Chicago Theater Review: THADDEUS AND SLOCUM: A VAUDEVILLE ADVENTURE (Lookingglass Theatre)

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by Lawrence Bommer on June 12, 2016

in Theater-Chicago


Living up to its title billing, Lookingglass Theatre Company’s world premiere Thaddeus and Slocum: A Vaudeville Adventure is a rampage down Memory Lane. Their 135-minute blast from the past evokes the glory days of broad burlesque and novelty acts, as well as literally darker doings. A guilty pleasure and an ambivalent delight, it celebrates and subverts Chicago’s music-hall era. Kevin Douglas’s two-act drama is, regrettably, more premise than delivery, but like George C. Wolfe’s similarly-themed The Colored Museum, it effectively indicts a still-shameful theatrical double standard.

Travis Turner, Monica Raymund. Photo by Liz Lauren

Black performers could never be black enough for white audiences, so they “corked up” in “blackface” to deliver stereotypical Step ‘n Fetchit-style shenanigans. (Curiously, the period’s ugly racist tomfoolery is not shown on Lookingglass’s stage.) Of course, white players “blackened” themselves too—and not just in minstrel shows: remember Al Jolson. But it was a very asymmetrical pretense: African-American song and dance stars never “whited up.” There was no such trick as “whiteface,” however balanced and equitable that reverse racism might have seemed.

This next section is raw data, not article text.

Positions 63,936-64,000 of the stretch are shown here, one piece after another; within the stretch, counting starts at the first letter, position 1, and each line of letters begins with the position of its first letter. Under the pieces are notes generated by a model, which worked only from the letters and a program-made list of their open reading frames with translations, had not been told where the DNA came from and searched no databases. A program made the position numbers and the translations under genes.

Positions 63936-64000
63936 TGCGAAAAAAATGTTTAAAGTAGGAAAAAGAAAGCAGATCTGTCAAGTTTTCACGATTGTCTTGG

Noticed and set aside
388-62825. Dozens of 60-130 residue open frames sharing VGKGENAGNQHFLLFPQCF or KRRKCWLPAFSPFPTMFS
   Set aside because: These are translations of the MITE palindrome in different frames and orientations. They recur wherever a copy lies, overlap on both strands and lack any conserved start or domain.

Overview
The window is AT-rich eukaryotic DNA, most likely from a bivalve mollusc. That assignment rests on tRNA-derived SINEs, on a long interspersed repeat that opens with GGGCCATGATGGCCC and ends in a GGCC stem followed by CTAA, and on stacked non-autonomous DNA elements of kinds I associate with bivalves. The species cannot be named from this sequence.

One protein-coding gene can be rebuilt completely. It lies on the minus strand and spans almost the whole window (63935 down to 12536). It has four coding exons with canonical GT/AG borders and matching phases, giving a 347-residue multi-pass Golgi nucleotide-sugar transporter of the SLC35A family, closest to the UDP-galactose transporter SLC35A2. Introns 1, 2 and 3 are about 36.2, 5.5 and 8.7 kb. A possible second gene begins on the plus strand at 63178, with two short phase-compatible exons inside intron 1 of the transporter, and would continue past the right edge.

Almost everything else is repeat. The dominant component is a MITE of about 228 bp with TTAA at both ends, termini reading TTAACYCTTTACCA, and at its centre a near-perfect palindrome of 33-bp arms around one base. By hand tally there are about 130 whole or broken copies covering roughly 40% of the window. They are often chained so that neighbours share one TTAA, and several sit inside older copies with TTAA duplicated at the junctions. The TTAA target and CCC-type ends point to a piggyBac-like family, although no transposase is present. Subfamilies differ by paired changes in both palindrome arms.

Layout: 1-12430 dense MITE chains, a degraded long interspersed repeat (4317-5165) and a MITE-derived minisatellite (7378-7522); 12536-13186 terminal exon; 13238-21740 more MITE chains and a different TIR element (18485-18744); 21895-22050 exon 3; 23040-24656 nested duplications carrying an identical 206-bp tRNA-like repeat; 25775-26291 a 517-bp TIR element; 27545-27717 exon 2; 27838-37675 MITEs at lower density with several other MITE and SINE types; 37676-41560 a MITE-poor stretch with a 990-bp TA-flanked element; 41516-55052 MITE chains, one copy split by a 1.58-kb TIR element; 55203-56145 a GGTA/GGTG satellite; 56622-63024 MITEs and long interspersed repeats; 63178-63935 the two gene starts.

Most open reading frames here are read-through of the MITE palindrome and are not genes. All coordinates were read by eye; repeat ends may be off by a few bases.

Travis Turner (Thaddeus), Samuel Taylor (Slocum). Photo by Liz Lauren

This rollicking and bittersweet co-staging by J. Nicole Brooks and Krissy Vanderwarker returns us to the smoke-filled nights of the Orpheum and TOBA circuits (one for whites and one for blacks). We’re in 1908 Chicago, now celebrating World Series victories that would surely usher in a Cubs dynasty. The dream venue for variety acts is the Majestic Theatre, the Windy City equivalent of playing the Palace. But this top drawer only had one “colored” act, the unseen illusionist Black Magic. That “plaster ceiling” is both curse and challenge for the mixed-race duo of Thaddeus and Slocum, childhood chums who indulge in acrobatic high jinks, silly patter, and pizzazz-packed duets. Coached by Slocum’s dad, who ruefully realized that Thaddeus’s skills outshone his son’s, the partners have long paid their dues as street buskers or at less respectable establishments. It’s time to do downtown.

Molly Brennan. Photo by Liz LaurenTo reach the big time, pale Slocum (Samuel Taylor) and dusky Thaddeus (Travis Turner) practice their act, perilously, by using their very blackface to conceal their identities. As “Theseus and Sloan,” they get into a raucous row at a low-class theater in the notorious Levee district, inciting the rage of a competing showman (Adam Wesley Brown) who vows an ugly revenge.

Caught between two cultures, Thaddeus finds himself drawn in conflicting directions—to perform as a solo at the black-only Pekin Theatre and to romance Isabella (Monica Raymund), an octaroon chanteuse who passes for white at the high-toned Majestic. It’s Romeo and Juliet as Shakespeare never imagined. Of course, any public courtship that African-American Thaddeus can offer this sweet “high yellow” songstress could expose her subterfuge.

Samuel Taylor. Photo by Liz Lauren